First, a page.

The story of Egypt begins by setting the scene of a nation oppressed and enslaved. The story then tells Moshe’s backstory, but with terse details.
He interceded when an Egyptian enforcer bullied a Jew, killing him. He interceded when two Jews were fighting each other. He interceded when some local shepherds bullied Yisro’s daughters. The Midrash says that the burning bush event happened when he followed a thirsty lost lamb. These cryptic inclusions are instructive about why he was selected. The common denominator between the stories subtly conveys the qualities a good leader possesses.
The Meshech Chochma notes that in all these incidents, Moshe demonstrated his care to for the weak, and his willingness to intervene in other people’s problems. Moshe was someone who would risk himself to take action for another.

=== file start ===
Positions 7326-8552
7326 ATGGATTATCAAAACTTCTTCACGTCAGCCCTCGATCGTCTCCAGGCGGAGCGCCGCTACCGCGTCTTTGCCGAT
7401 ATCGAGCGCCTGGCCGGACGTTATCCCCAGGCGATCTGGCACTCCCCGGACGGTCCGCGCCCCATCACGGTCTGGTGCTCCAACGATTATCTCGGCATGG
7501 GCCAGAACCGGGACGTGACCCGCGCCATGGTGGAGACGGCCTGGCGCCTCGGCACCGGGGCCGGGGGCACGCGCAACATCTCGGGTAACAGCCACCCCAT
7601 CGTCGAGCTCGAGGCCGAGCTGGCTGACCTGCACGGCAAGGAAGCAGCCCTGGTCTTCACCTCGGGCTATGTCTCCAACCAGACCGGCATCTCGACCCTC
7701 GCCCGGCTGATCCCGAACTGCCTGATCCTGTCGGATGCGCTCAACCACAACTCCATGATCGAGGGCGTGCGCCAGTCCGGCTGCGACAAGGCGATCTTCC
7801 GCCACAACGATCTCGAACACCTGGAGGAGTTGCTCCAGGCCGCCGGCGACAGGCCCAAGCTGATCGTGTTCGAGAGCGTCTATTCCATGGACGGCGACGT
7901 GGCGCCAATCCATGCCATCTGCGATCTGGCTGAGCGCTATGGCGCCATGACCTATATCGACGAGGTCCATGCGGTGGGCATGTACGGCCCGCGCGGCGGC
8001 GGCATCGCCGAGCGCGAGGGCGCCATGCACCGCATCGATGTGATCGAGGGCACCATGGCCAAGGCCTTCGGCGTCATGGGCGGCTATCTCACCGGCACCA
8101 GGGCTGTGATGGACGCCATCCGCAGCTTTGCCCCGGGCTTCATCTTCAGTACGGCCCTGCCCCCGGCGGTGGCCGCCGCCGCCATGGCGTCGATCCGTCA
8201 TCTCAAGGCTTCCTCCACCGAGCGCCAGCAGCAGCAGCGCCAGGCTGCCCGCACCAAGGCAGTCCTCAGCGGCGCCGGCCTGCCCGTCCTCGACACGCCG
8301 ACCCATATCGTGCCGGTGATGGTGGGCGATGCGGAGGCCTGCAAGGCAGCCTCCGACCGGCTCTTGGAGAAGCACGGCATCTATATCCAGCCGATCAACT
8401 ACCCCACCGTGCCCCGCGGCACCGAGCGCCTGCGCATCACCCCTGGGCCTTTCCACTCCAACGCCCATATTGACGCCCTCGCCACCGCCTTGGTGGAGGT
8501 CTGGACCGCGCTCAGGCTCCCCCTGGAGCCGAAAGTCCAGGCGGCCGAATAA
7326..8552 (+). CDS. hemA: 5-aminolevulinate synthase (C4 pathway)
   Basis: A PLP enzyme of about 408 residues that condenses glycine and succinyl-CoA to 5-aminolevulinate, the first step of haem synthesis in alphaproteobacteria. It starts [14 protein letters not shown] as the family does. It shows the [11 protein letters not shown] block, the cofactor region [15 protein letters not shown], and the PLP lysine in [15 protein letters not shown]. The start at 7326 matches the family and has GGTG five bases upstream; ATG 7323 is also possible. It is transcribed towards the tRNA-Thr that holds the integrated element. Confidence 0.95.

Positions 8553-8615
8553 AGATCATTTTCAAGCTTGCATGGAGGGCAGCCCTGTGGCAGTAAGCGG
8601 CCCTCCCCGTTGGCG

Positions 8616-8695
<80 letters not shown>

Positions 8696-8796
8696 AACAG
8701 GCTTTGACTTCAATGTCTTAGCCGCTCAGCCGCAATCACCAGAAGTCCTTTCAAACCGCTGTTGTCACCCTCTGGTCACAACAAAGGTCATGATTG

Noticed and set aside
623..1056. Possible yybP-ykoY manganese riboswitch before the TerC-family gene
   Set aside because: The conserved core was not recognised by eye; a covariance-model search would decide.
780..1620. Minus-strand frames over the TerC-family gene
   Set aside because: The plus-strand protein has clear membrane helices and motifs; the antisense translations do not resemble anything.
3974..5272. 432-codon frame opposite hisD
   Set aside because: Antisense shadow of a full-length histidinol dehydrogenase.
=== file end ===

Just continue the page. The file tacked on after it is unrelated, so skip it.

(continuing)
The burning bush story says the reasons he could be a leader:
וירא ה’ כי סר לראות ויקרא אליו אלוקים מתוך הסנה – Hashem saw that he had turned to look, and God called to him from within the thorn bush. (3:4)
This is the very first time God speaks to him. This is when Moshe receives his mission. Moshe would need to become the ultimate leader. The quality he had was that he could “turn and look” – כי סר לראות.
Moshe was a natural helper, a complete giver, he wanted nothing for himself in return. Protecting the weak and helpless, with genuine self-sacrifice is the defining quality of a great leader. This is the type of person the Jews needed to take them from the depths of slavery to the apex of greatness.
A true leader must be ready to sacrifice everything for his people.
What could change in your circles if you lead a bit more?